With almost four and a half years between Luke and Laney, it doesn't take a mathematician to see this process of surrendering was difficult for us. For a while, when we believed Luke's third surgery would happen the summer he was three and a half and 30 pounds, it was easy just to put talk and thought of baby number two on the back burner. We knew we wanted to get Luke through the Fontan before we had another child.
It was also easier during that time to think, "Yes! Of course we want a second!" After all, Roger and I had always talked about having two children. But the actual step — no, run and gigantic leap — of faith to get that second child here was still hypothetical and far enough away to shield our true emotions.
In December of 2009, we left Dr. Stefanelli's office stunned to hear that he did not want to move forward with the Fontan anytime soon, and definitely not that coming summer. Of course, this was good news. But it shook what tentative plans we had for our family. And it brought our fear that much closer to the surface. I remember the week following that appointment. Both Roger and I were shorter and more impatient with each other, for no outward reason. God knew (and we knew!) the conversation that needed to happen: Do we do this? Do we risk getting pregnant again? What if something is wrong with this baby's heart? Can we go through that again?
These are tough, tough questions. And for us as a couple, they were a very real hurdle to getting from point A to point B.
Here's what it boiled down to for us: If Luke were a healthy-hearted boy, would we have had a second child? No question. So what was holding us back? That nasty little word: FEAR. And fear alone is never a good enough reason to not move forward.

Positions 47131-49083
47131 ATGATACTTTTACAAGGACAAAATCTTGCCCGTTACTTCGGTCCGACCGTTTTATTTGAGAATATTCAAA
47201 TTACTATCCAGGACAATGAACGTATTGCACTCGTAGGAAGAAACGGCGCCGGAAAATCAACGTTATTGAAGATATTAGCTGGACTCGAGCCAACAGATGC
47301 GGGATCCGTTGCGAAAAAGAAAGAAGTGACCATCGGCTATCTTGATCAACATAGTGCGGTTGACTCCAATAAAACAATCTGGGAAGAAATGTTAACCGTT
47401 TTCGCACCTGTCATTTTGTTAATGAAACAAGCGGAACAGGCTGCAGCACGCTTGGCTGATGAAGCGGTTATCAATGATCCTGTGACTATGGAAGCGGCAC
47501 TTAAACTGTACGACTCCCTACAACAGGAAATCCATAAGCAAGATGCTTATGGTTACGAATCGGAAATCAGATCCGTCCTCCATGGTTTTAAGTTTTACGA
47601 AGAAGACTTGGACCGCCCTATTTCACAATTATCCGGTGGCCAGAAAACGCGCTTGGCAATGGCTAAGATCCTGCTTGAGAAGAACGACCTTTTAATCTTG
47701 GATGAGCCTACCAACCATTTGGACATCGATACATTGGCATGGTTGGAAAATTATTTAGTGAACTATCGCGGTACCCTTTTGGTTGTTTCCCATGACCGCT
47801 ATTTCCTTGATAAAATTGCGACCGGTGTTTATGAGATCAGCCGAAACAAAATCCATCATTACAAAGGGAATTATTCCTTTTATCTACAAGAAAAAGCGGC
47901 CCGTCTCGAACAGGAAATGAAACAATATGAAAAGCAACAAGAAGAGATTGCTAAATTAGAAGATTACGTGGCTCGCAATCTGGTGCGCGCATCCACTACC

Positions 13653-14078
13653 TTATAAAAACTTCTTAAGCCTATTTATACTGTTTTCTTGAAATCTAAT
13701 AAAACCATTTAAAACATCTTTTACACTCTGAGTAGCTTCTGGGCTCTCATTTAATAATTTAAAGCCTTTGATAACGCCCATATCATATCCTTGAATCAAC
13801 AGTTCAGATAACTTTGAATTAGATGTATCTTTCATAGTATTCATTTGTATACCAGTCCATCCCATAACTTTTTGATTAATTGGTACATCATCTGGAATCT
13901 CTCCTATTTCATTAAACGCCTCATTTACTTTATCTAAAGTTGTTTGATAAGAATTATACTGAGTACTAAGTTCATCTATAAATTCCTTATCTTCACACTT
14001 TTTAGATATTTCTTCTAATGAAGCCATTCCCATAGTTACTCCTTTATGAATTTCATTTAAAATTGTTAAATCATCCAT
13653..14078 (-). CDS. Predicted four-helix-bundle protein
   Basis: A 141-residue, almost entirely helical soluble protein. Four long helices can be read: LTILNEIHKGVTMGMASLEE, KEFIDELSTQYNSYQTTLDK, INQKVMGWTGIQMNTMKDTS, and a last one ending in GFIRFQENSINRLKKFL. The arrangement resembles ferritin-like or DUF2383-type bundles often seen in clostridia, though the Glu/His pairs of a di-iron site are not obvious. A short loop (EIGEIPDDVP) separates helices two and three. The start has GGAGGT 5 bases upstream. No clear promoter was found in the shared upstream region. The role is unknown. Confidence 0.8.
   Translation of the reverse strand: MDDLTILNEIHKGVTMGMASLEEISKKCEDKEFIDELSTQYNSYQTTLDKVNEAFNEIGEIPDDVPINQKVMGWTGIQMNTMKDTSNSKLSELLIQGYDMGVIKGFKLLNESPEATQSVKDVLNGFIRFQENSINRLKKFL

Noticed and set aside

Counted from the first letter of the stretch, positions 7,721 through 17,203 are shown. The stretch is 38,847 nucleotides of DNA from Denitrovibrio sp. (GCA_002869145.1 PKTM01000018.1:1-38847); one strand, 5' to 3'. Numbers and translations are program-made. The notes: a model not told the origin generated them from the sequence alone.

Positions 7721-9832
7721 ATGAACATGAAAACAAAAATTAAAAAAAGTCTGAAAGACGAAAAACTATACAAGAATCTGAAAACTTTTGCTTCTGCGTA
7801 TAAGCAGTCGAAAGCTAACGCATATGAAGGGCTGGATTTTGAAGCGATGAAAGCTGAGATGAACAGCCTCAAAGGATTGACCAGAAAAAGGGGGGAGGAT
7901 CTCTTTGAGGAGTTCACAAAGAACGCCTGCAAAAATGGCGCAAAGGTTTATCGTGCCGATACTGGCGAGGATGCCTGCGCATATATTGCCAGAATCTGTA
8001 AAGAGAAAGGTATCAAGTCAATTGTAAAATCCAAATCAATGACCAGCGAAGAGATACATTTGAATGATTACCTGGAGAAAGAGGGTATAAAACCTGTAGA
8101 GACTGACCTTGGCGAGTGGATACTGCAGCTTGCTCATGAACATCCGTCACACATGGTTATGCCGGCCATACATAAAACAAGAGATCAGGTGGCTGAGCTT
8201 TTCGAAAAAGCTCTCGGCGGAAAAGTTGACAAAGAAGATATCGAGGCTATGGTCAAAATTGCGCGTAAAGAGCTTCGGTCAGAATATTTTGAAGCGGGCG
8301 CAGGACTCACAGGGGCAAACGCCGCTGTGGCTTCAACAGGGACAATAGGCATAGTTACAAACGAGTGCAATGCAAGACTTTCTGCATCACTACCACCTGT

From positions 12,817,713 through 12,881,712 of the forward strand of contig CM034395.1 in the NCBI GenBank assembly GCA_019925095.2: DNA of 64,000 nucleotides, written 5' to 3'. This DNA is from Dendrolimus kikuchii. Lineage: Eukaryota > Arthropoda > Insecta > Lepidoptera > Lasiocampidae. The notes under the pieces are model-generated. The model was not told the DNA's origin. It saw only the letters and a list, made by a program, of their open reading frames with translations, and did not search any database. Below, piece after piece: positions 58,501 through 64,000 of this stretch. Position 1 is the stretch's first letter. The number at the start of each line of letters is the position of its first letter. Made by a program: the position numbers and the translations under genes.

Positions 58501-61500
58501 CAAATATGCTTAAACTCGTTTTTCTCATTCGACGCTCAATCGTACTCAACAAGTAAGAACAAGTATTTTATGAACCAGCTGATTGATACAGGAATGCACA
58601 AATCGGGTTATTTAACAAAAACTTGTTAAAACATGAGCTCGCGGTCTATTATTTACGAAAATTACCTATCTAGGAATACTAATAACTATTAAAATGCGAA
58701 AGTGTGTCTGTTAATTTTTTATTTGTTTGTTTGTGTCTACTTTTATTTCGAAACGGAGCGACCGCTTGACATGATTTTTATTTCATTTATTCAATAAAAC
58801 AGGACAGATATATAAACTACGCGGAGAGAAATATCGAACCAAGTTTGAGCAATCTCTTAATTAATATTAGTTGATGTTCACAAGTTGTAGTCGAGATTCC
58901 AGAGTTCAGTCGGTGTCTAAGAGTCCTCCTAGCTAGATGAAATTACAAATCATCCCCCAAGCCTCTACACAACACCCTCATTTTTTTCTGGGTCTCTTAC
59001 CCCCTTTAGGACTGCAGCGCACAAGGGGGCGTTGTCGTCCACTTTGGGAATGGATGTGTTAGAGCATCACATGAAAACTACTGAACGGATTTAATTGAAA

"O LORD Almighty, blessed is the man who trusts in you." (Psalm 84:12)
Mind you, Laney was not conceived the next day. I wish surrender was that quick and painless! It still took us a while to wade through our emotions, our post-trauma, and to feel strong enough to accept God's directive to trust Him, come what may. We both had to get to a place where we were going to trust God, whether He chose to give us a healthy child or not. In our circumstance, "blessed" did come in the form of a healthy little girl. But God may have chosen to bless us with another child with special needs.
That sentence is hard for us humans to reconcile with our idea of blessing. I don't think I could say that so fully without having gone through what we've gone through with Luke (disclaimer: I still wrestle with trusting that God's ways our better than mine. I'm pretty sure I always will). Before Luke, we didn't know the blessing that comes through hardship ... the blessing of being carried by prayer, the blessing of connecting with other families that get it. The blessing of perspective.
When you live with the very real possibility of tragedy, it is much easier to let the little things be little things.
|"... blessed is the man who trusts in you."|
And much easier to not take for granted the simple joys in life, say, for instance, celebrating a certain birthday of a certain one-year-old.
Happy Birthday, sweetest blessing from the Lord!